jaysplace at laserpubs.com
Sat Nov 9 03:07:54 EST 2019
On 11/8/2019 1:43 AM, Hugo Miller via VirtualVairs wrote:
> My view is that some mods are a matter of subjective taste (like
> extreme custom jobs), while others are an objective improvement. In my
> view, everything listed below will improve driveability withot making
> it any less a Corvair.
> A couple of questions if I may; why TWO fuel pumps? And what do you
> mean by 'tie rod' (this is a linguistic question - I'm in the UK where
> the terminology is often different)?
I hope the following is suitable:
Tie rods usually refer to a portion of the steering linkage - each
spindle has an arm to connect the steering linkage, which are known as
The steering box has an arm (pitman arm) to actuate the linkage that
connect to the steering arms.
On the Corvair, there is a center link that runs from the pitman arm to
an idler arm (same geometry as pitman arm, but pivots freely).
The "tie rods" connect each steering arm to the center link, with ball
pivots at each end. These usually have adjusting sleeves so the tire
toe-in and steering wheel centering can be adjusted.
Two fuel pumps? Sometimes problems can arise with a stock engine-mounted
fuel pump. Some folks like to have an electric fuel pump inline as an
"insurance policy". It can also be useful after having the carburetors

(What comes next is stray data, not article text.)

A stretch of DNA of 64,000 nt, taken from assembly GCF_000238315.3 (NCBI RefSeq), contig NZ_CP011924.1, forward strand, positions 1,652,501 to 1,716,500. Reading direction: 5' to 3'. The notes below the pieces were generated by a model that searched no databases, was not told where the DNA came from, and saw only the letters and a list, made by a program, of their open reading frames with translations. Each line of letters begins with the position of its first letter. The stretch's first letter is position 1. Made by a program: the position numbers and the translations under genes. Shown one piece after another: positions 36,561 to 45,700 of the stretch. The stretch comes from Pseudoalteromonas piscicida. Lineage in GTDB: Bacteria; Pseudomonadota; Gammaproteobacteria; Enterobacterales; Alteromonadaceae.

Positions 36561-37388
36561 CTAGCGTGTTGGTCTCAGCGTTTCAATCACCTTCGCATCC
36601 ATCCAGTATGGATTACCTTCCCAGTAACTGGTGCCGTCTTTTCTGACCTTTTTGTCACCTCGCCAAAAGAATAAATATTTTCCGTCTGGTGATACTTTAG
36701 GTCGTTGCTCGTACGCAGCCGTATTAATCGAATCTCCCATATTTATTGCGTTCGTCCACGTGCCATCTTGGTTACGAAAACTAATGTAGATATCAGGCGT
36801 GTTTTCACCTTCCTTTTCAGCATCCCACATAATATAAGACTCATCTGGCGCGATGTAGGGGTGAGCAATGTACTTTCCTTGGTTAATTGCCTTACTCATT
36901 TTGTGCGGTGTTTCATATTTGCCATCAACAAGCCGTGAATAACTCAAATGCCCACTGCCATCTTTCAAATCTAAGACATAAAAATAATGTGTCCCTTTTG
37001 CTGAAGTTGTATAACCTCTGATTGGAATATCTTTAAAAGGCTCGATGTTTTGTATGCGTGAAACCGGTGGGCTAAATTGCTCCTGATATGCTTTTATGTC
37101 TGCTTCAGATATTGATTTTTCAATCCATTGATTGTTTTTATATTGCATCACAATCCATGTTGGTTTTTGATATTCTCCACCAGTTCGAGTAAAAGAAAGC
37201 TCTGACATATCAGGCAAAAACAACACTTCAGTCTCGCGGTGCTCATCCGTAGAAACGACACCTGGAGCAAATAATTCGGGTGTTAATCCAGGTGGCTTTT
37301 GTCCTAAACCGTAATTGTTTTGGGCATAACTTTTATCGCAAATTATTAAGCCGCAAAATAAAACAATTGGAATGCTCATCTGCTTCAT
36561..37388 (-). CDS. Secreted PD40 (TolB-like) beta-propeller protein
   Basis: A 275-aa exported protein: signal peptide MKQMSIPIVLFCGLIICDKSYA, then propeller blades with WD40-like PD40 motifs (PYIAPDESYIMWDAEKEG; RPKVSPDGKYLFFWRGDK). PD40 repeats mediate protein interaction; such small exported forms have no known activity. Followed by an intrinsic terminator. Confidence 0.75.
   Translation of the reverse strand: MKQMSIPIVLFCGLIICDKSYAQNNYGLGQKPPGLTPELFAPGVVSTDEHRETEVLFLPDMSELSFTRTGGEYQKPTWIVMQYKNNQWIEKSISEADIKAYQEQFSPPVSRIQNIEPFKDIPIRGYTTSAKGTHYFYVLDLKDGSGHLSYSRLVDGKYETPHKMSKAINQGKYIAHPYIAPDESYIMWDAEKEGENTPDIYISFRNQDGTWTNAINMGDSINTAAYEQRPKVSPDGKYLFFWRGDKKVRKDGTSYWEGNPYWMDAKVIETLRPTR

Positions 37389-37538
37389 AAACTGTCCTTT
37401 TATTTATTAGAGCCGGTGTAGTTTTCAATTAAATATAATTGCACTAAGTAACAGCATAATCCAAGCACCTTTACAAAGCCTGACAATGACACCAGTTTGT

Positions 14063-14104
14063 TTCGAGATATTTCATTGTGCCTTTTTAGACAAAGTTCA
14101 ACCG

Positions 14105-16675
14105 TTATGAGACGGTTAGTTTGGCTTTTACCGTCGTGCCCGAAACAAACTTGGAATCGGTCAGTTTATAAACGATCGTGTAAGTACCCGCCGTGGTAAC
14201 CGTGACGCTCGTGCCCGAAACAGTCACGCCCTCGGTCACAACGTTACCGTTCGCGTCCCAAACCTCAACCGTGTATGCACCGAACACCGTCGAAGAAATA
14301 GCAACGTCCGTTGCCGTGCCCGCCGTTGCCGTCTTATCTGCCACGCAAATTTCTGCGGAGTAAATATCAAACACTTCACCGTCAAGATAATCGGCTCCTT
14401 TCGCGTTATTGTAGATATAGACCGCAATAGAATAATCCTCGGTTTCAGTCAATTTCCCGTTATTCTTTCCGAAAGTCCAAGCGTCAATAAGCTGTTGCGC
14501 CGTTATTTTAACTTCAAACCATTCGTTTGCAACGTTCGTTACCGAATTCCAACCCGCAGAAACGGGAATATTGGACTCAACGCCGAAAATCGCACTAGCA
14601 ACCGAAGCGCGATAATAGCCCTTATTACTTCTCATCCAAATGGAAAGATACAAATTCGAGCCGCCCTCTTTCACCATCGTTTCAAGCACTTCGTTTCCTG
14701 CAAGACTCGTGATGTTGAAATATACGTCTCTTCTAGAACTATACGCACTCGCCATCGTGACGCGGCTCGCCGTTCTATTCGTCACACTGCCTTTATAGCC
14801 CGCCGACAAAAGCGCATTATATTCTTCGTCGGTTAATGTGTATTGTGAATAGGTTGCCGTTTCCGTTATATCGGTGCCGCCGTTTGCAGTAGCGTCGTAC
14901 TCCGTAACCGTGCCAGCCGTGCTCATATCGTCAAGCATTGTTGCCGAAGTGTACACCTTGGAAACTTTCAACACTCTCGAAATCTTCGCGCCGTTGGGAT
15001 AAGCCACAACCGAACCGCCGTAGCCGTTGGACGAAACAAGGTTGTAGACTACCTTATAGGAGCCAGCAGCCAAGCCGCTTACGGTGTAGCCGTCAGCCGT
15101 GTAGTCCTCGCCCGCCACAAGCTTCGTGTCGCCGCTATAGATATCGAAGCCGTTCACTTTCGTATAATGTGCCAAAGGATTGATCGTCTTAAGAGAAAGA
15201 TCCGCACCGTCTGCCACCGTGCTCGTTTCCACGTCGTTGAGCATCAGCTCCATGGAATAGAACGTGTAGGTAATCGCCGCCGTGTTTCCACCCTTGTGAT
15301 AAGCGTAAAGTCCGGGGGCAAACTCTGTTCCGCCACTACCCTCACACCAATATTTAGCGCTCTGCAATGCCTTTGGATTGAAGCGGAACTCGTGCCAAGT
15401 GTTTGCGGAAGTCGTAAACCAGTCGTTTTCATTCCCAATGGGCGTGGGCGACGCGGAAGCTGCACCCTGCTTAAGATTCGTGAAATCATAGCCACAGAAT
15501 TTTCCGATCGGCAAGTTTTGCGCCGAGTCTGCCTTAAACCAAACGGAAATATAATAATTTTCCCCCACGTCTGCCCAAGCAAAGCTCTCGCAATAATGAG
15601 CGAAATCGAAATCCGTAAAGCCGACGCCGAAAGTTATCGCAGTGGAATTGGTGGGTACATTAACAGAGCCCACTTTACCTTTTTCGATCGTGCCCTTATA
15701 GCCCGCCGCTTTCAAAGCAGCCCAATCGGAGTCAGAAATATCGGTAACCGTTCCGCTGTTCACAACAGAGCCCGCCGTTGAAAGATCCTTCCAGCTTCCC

off or having the fuel system opened for whatever reason.
I've seen Jack's car many times - it is a nice, clean Corvair that looks
pretty stock. It is a great example of improving a vehicle while keeping
its spirit and character intact.
> In England, my wife drives a Morris Minor tourer, dating from 1958. I
> have fitted slightly bigger engine (1275cc against the original
> 948cc), an alternator, 1" bigger drum brakes all round, and a higher
> axle ratio. These are all things that the manufacturer would surely
> have done if they had stayed in production. They all improve
> driveability without detracting from the character of the car. Some
> people fit Toyota engines and five speed gearboxes, which is fine, but
> then it no longer has the character of a Morris Minor.
> On 2019-11-08 02:24, John Pinard via VirtualVairs wrote:
>> Hi guys
>> There is definitely a place for pure stock Corvairs for educational
>> or historical purpose, in or out of museums.
>> But for general use modifications are appropriate.
>> My 66 Corsa has stock appearance with improvements in safety,
>> performance, convenience and entertainment.
>> Safety: Hslogen headlights, leds, dual master cylinder, adjustable
>> tie rods, tires.
>> Performance: Larger pistons, roller tocker arms, electronic
>> distributor, 100 w alternator, two electric fuel pumps, performance
>> carbs, Roger Parent throttle linkage.
>> Convenience: 12 v outlet for charging phone, hands free Bluetooth.
>> Entertainment: AM/FM/CD unit in addition to stock AM.
>> These improvements allow for reliable use in Southern California city
>> and freeway traffic.
>> The car has participated in many open events drawing attention with
>> opportunity to discuss changes.
>> And it has won numerous people’s choice awards at Corvair shows
>> competing against cars with extreme paint, upholstery and engine
>> Bottom line is that I feel okay loaning my improved car to my kids
>> and grandkids.
>> They can experience the joy of driving a Corvair with safety not
>> available in stock.
>> Jack Pinard
>> “Oldest Participant at 2019 Great Western Fan Belt Toss & Swap Meet”
>> iPhone 8s
Mine, on the other hand, keeps very little of Corvair about it...
'61 2-dr modified w/fiberglass skin,
transverse 3.8 Buick V6 TH440T4 trans
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